NATO states buck French, British call over Libya


The United States and European NATO allies rebuffed French and British calls to contribute more actively to ground strikes in the air war in Libya despite fears of a military stalemate.

U.S. Secretary of State Hillary Clinton told NATO ministers meeting in Berlin it was vital for the alliance to maintain “resolve and unity” against Libyan leader Muammar Gaddafi. But she gave no indication Washington was prepared to re-engage fully in ground strikes.

As they met, a spokesman for the anti-Gaddafi rebels besieged in the western city of Misrata warned of an impending “massacre” unless NATO intervened more decisively. The rebels said 23 civilians were killed in a rocket attack on a residential zone near Misrata port Thursday, Reuters reports.

U.S. officials, speaking on condition of anonymity, brushed aside French and British complaints about the pace of air strikes

Spain said it had no plan to join the seven of the 28 NATO states that have been involved in ground strikes. Italy, the former colonial power in Libya, said it would need to hear convincing arguments for it to do so.

French Foreign Minister Alain Juppe said after talks with Clinton in Berlin that the United States was not going to review its military position on Libya despite a request from Paris.
“I told her we need them and that we would like them to come back,” Juppe told journalists. “I think they will stick to the same line.”


In Washington, State Department spokesman Mark Toner said the United States was receptive to the concerns of its allies but believed NATO was doing a good job in Libya and the U.S. military would continue to play a supporting role.

A senior U.S. official said NATO had made no direct request to the United States to provide more aircraft.
“We have said all along that we want other allies to step up. We are certainly doing our fair share,” the official said.

NATO Secretary-General Anders Fogh Rasmussen told a news conference that NATO ministers had committed to provide “all necessary resources” to the mission and to maintain “a high operational tempo against legitimate targets.”

NATO’s supreme commander, U.S. Admiral James Stavridis, needed “a few more precision ground attack aircraft,” he said.

NATO officials said he was not referring to low-flying A-10 “tankbuster” planes and AC-130 gunships which only the United States has, and which French officials have said could help break the deadlock in the battle against Gaddafi.

Rasmussen said he had received no specific pledges for more aircraft in Berlin but “indications that give me hope.” “And by nature, I’m an optimist,” he said.

British Foreign Secretary William Hague was also hopeful on providing more ground attack aircraft. “There are certainly quite a few countries that don’t rule out doing so and that may well give consideration to it,” he told Reuters.


While the United States conducted most of the initial strikes on Libya last month, President Barack Obama has pledged only a limited supporting role under the NATO command and the Pentagon said Thursday U.S. planes had dropped bombs in only three missions since handing over two weeks ago.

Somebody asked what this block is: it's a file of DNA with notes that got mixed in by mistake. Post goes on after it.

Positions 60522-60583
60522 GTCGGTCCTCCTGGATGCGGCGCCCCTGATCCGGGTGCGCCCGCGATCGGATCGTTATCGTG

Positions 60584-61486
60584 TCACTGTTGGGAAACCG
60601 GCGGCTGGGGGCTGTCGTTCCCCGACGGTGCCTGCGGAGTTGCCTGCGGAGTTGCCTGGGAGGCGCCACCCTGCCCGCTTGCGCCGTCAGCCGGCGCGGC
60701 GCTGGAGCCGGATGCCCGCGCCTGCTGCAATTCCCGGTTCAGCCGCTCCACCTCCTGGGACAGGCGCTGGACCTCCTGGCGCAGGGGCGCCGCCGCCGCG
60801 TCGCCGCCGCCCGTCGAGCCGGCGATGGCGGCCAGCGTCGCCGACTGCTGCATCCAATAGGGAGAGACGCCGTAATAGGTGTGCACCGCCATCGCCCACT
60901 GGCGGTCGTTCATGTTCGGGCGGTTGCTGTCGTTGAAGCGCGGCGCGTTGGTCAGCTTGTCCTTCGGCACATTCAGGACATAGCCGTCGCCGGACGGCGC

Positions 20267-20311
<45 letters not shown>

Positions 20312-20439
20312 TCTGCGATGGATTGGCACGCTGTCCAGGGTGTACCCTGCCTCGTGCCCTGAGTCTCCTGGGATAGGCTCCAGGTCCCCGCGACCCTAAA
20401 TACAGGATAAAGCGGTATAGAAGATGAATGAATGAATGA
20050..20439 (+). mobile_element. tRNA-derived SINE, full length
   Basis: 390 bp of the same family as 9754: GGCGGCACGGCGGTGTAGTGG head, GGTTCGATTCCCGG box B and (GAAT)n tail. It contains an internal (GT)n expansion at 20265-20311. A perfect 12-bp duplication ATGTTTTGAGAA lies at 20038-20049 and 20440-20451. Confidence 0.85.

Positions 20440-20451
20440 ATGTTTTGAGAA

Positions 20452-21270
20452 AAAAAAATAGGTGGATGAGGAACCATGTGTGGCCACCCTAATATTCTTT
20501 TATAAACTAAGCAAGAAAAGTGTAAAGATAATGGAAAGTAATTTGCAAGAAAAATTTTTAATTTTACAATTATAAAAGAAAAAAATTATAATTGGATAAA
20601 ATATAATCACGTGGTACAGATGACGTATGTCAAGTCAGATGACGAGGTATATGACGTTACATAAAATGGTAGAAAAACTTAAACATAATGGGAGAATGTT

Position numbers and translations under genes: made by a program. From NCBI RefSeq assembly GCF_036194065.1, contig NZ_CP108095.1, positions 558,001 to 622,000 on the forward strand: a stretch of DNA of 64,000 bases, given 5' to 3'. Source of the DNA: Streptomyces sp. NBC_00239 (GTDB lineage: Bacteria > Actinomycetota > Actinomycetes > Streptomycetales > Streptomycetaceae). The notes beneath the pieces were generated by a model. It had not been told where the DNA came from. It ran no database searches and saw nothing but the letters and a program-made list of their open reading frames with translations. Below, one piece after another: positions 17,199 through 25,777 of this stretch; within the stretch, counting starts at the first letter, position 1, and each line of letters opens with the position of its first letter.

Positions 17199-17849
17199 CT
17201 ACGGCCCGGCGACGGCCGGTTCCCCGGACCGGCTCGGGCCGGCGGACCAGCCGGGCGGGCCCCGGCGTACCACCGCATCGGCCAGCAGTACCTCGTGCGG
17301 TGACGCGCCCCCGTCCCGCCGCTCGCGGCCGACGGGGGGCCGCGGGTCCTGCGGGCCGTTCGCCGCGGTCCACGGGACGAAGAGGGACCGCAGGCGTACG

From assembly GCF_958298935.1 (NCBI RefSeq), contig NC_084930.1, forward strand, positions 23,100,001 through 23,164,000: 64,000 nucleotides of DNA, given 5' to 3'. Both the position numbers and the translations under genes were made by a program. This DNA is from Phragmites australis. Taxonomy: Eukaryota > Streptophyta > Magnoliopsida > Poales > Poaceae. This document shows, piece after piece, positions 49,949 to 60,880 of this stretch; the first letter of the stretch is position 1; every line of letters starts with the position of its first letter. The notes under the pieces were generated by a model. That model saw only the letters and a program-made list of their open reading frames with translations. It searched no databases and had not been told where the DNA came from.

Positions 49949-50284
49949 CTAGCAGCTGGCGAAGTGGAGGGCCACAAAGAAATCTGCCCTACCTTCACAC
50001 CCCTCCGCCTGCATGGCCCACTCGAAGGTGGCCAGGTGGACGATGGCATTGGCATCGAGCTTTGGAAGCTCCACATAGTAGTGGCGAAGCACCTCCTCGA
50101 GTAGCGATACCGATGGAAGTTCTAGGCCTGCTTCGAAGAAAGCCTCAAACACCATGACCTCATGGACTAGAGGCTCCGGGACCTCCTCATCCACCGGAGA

Obama has been reluctant to become entangled in another war in a Muslim state when he is trying to disengage from long conflicts in Iraq and Afghanistan, and Americans are preoccupied with economic and budget problems.

French Defence Minister Gerard Longuet said this week that Gaddafi’s attacks would not be stopped without U.S. participation in strikes on his tanks and artillery, which ceased after NATO took command of Libyan operations on March 31.

A NATO official said Wednesday the alliance was still short of about 10 aircraft to conduct air strikes. A French official named Italy, Spain, the Netherlands and Sweden as countries that could do more to assist operations.

A statement agreed by the ministers “strongly endorsed” a call for Gaddafi to leave power issued by the contact group on Libya that met in Doha Wednesday and involves some 16 Western and Middle Eastern nations.

A U.S. official in Berlin said the notion of Gaddafi going into exile was “not off the table.” But he declined to say whether there had been any discussion at the NATO meeting of possible destinations.
“Gaddafi’s departure, Gaddafi leaving Libya, is certainly one of the issues that’s being discussed among a broad range of partners,” the official said.

Rasmussen said NATO would exert pressure for as long as necessary until Gaddafi’s forces halted attacks on civilians and withdrew to their bases from all populated areas they have forcibly occupied, listing 12 towns across the country.

A U.S. official said there was no consensus among the allies on whether to start arming the rebels, but he reiterated Obama’s statement that he “hasn’t ruled it out and hasn’t ruled it in.”

NATO’s mandate commits it to upholding a U.N. arms embargo barring all weapons shipments to “the Libyan Jamahiriyah,” a term U.S. officials say means the government. Diplomats and analysts said the rebels could be supplied covertly.

Danish Foreign Minister Lene Espersen said the Danish parliament had decided Denmark would not be involved in arming rebels. “But if anyone else wants to interpret the U.N. resolution in any other way, that’s their decision,” she said.